When you make a difference to one life, you make a difference to a community. I found myself heavily distracted in tonight during yin yoga. I got to thinking about 'community'. When I joined my yoga studio in Carnegie, the welcome felt like red carpet had been rolled out. I did some classes in this dodgy looking studio that was formerly a brothel. I attended some workshops, joined in on some lectures and found myself part of a community. I am inspired by the awesomeness of the young people I have met here. If they are our future leaders, we are going to be ok. A new studio opened up in Templestowe, so I went to the opening night and took my friend Marie, who has now passed over from cancer. She was welcomed by this community as they patiently waited for her to slowly climb the stairs. Aimee (founder) made sure she was comfortable on a chair with a cushion. This beautiful community engaged with her. She felt so welcome. A community is a self organised network of people with shared values, goals, interests. It's what happens in a yoga studio, a church, a school and a neighborhood. It's where people look out for each other. They care. It's the 60 year old mother of five I met when our girls were 4 years old at kindergarten, offering to drive my parents to Peter Mac for Dad's treatment or take mum shopping. That's community. It's powerful. All these little things add up to change the world. There's a bit we can all do. I work in a building that houses a mental health service. They help people with mental health issues to integrate into communities. Sometimes, they hang around outside the front door smoking or talking to themselves. And we judge them. Because somehow, we got the golden ticket and think we are better. One in five Australians have fair dinkum mental health issues. No space for judgement. A caring community will show compassion and love. Ignorance has us judging. Radio personality Meshel Laurie experienced fat shaming by trolls on social media. She named and shamed them right back and regretted what she had done. She stated that "happy people with great lives don't fat shame strangers on social media. Sad, lonely, isolated people do." In future, she will show them compassion. She made a public apology on The Project, read by the show host. Cool eh? Reckon she has a rock solid sense of individuals in a community and how that plays out in the world. Big picture thinker she is.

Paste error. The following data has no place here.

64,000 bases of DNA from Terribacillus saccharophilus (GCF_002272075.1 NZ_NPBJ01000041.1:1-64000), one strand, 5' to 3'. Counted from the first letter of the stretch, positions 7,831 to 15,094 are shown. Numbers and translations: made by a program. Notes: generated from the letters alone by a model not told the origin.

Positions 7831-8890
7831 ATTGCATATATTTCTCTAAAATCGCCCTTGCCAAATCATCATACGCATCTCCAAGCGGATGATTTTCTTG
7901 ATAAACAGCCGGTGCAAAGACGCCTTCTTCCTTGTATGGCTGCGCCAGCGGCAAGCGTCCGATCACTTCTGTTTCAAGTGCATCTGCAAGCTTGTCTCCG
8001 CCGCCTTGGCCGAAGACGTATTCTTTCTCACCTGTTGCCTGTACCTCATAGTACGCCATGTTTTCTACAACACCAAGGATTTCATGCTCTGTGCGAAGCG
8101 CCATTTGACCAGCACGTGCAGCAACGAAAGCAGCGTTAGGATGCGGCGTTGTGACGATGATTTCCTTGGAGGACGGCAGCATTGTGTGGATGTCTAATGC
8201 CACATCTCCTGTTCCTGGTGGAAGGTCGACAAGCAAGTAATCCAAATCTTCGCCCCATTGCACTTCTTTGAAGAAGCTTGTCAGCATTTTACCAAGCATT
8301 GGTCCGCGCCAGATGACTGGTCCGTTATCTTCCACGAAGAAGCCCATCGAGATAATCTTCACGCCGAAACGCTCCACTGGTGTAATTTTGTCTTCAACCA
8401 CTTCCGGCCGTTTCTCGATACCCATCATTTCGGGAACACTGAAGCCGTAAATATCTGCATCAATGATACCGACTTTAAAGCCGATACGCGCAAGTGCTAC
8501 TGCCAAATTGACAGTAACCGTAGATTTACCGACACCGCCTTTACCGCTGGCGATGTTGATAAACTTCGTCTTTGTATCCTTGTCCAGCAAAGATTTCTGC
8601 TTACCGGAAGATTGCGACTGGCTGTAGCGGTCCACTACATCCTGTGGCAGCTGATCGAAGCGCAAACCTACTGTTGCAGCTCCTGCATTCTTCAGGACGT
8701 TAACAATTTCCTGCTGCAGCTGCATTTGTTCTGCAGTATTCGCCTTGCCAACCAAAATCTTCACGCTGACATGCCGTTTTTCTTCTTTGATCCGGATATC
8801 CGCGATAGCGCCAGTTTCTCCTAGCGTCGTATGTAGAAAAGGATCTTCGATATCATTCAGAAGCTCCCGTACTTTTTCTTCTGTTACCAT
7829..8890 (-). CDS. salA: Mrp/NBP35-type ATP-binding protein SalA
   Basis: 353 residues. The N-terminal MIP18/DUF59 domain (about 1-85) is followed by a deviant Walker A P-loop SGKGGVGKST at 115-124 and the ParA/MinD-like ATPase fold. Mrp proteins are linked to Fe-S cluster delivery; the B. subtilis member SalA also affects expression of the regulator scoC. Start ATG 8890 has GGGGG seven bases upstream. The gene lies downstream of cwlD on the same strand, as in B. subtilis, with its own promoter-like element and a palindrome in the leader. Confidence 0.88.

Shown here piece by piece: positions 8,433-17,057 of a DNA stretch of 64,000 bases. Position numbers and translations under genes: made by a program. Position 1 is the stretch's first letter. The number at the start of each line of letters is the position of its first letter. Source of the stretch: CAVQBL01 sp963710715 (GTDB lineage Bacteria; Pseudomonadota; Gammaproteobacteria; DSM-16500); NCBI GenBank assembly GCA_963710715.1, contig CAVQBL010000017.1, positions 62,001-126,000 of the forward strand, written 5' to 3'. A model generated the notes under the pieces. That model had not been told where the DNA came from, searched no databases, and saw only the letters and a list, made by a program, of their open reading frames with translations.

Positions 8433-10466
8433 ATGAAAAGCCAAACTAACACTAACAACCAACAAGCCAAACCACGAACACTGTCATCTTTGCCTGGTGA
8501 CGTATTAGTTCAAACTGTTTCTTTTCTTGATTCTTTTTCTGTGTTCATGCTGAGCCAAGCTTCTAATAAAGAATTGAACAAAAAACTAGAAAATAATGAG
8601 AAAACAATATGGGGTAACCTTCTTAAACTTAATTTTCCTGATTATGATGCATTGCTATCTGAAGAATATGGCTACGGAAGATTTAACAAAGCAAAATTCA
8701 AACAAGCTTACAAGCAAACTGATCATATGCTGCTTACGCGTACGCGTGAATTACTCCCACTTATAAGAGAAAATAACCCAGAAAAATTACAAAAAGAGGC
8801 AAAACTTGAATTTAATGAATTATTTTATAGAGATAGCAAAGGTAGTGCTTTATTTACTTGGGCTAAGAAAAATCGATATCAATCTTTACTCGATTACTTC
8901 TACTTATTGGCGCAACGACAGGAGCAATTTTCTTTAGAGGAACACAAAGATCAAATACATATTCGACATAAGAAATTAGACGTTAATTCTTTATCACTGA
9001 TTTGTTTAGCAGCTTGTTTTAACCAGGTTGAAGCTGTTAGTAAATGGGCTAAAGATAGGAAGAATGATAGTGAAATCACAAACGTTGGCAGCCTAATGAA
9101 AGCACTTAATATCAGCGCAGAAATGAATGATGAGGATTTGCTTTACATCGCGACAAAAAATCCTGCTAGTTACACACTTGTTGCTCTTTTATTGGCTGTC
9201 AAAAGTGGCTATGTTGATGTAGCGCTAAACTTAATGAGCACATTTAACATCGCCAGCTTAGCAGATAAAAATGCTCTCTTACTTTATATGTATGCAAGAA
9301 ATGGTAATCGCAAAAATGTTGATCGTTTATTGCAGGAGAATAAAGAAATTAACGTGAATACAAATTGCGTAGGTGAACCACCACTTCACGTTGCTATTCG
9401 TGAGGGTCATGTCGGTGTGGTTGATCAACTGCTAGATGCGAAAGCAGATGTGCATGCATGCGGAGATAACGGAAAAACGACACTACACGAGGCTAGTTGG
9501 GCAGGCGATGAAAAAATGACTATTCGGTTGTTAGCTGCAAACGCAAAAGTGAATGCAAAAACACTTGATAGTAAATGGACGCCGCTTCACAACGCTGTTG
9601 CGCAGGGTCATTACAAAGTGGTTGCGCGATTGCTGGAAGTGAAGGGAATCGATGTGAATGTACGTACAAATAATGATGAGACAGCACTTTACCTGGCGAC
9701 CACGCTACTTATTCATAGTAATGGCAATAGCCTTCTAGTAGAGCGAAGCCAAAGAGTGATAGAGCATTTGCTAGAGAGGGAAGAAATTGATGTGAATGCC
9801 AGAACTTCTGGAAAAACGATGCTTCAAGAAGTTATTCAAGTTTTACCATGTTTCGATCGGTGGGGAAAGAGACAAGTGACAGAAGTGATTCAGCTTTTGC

Twenty five years ago, I worked as a business development manager for the ANZ Bank. In this role, I was fortunate to experience the best leadership ever. Rob Taggart lead by example. He was masterful in communication, strategic, funny, smart and fair. He managed up and down with ease. He was transparent. We all knew where we stood with him. He managed a team of business development managers, A type personalities. It could not have been easy. We sure made life tough for him. And there was nothing we would not have done for that man. We enjoyed success as a business and we had our fun and crappy moments along the way. This is life. What I learned from Rob Taggart 25 years ago is that we work as one team and respect and embrace our difference. Diversity rocks. He knew how to make team work with diverse cultures and personalities. I learned compassion. When someone in the team is being an ass, good chance it's coming from a space of fear. They need compassion and understanding, not an ear bashing. Rob taught me to find solutions and find a way to make things work. There will always be obstacles. He came to visit me in the Mercy maternity hospital just weeks after my daughter was born and I had been diagnosed with post natal depression. He asked me two questions: 'How are you?' and 'What do you need from me to be well?' He kept in contact and I was back at work within 8 months. It made a massive difference to my recovery. No judgement, just an open mind, a compassionate heart and a will to move forward. Our business succeeded. We did well. Rob was powerful. He didn't skite about how good he was. He didn't have to. His actions spoke louder than his words. Who he was being as a leader was incredibly powerful. Good leaders don't need to run their own monologue and bag on about how good they are. Good leaders don't talk behind people's backs. They have powerfully assertive conversations. They are not fearful. When he stuffed up, he openly cleaned it up. Rob's leadership style was transparent. I'd put money on the fact that his two daughters would rate him with top marks as a father. Thanks Rob. You made a difference here.